# Boltzmann's Entropy and the Time Evolution of Macroscopic Systems

 Mathematical Conversations Topic: Boltzmann's Entropy and the Time Evolution of Macroscopic Systems Speaker: Joel Lebowitz Affiliation: Rutgers University; Member, School of Mathematics Date: Wednesday, January 29 Time/Room: 6:00pm - 7:00pm/Dilworth Room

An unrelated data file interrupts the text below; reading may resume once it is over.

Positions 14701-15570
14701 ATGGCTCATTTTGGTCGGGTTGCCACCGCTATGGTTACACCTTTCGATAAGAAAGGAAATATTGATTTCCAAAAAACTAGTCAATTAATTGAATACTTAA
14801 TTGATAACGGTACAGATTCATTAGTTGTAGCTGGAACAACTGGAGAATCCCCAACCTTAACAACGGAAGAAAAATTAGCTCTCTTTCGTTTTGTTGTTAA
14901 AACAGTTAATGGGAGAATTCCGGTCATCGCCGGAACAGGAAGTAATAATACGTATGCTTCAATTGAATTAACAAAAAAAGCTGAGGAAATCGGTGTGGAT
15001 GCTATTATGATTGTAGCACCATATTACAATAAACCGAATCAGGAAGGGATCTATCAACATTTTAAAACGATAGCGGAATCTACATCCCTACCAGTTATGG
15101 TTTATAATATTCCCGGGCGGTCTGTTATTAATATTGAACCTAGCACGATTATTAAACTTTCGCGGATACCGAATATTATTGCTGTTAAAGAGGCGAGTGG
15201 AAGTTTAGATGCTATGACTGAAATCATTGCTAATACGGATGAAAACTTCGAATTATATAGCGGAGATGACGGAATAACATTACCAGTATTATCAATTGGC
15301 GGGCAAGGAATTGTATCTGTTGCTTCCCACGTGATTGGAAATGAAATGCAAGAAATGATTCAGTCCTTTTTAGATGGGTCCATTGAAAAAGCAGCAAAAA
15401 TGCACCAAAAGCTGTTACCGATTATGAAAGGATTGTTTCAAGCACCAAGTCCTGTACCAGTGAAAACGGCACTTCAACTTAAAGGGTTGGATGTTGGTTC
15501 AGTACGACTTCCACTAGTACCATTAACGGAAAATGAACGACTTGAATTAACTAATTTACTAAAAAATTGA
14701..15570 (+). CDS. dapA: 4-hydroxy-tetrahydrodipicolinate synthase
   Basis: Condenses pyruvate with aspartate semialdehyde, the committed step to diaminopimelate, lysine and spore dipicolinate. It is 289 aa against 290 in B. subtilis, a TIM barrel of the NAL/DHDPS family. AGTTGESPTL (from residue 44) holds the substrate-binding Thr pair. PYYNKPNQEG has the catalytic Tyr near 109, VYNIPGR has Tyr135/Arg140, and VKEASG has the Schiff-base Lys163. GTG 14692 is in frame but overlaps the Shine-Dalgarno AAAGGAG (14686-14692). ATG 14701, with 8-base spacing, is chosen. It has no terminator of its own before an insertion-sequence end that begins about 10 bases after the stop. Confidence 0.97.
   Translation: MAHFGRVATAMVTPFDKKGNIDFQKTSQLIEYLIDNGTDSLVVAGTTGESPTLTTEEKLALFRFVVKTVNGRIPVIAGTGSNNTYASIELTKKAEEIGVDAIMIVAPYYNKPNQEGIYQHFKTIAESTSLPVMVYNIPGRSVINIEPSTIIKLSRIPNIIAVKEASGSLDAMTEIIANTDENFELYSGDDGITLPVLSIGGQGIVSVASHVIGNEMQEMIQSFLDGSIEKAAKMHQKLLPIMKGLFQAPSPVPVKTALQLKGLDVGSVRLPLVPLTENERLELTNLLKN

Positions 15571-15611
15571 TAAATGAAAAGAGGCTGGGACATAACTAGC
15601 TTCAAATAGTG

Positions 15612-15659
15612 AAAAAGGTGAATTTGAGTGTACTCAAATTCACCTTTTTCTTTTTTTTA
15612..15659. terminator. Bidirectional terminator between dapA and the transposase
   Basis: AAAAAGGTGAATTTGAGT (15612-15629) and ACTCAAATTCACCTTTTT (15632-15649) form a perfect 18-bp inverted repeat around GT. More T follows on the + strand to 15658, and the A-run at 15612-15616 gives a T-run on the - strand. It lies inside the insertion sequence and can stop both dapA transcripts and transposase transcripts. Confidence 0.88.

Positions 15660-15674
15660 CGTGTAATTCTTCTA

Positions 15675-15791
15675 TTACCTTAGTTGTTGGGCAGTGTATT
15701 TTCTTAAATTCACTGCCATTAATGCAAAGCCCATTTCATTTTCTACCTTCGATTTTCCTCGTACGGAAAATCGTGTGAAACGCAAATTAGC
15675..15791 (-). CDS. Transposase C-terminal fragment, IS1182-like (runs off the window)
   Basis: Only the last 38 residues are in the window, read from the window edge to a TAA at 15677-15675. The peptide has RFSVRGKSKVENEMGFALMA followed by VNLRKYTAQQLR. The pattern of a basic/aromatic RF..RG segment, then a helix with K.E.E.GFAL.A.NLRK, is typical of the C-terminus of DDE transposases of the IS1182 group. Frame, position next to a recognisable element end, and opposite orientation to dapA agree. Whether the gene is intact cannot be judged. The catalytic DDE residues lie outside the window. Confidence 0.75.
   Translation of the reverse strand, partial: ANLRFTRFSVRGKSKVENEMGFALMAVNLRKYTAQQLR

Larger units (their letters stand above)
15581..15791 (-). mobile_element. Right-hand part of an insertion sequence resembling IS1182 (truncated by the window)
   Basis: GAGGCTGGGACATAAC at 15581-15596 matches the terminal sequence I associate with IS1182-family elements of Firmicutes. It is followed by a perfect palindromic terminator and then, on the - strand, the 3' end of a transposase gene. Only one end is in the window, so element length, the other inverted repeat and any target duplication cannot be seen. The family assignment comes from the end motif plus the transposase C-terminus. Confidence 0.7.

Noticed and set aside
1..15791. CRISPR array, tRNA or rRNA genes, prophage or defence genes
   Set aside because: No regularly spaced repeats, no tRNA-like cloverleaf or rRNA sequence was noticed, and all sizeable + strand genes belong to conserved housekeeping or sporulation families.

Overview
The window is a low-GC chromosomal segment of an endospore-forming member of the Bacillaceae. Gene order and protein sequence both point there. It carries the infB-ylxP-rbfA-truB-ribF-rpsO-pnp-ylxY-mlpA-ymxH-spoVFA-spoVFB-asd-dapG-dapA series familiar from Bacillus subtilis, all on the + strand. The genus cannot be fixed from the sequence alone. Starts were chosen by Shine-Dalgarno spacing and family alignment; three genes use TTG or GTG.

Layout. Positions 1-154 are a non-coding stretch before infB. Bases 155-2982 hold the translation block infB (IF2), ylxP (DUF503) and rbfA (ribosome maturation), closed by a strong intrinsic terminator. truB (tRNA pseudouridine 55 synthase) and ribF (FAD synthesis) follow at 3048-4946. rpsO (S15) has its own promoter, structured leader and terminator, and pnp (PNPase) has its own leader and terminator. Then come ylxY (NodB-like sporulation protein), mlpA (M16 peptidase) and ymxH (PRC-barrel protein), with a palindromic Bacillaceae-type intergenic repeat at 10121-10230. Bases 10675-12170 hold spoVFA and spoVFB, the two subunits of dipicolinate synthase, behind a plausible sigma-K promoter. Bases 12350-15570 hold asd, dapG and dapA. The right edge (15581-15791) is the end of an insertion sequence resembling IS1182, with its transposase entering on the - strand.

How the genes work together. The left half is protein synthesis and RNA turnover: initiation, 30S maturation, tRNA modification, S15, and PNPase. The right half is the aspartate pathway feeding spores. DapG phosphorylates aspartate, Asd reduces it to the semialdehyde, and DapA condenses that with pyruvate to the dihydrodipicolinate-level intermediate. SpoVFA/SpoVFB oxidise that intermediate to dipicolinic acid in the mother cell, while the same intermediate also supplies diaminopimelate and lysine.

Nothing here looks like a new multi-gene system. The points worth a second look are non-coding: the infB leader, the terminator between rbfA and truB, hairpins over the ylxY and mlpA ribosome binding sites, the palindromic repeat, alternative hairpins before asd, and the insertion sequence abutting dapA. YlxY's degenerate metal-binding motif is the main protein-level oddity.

Boltzmann defined the entropy, $S(M)$, of a macroscopic system in a macrostate $M$ as the "log of the volume of phase space" corresponding to the system being in $M$. This definition was extended by von Neumann to quantum systems as "the log of the dimension of the linear subspace of the Hilbert space" corresponding to the system being in $M$. This not only provides a formula for computing $S(M)$, which agrees with the thermodynamic entropy when the system is in local thermal equilibrium, but also explains the origin of the time-asymmetric second law in time-symmetric microscopic laws. It shows in particular that if there is a deterministic autonomous equation describing the time evolution of a macrostate $M(t)$ of an isolated system, be it hydrodynamic or kinetic, e.g. the Boltzmann equation for the empirical density in the 6-dimensional position-velocity space of a dilute gas, it must give an $S(M(t))$ which is monotone non-decreasing in $t$. About Mathematical Conversations: We meet in Harry's Bar at 6pm, where free drinks are provided. After 20 minutes, we move to the Dilworth room, where the speaker gives a 20-minute talk, followed by 15 minutes of discussion with the audience. After that we return to the bar for further discussions. Website: http://www.math.ias.edu/~nicks/conversations.html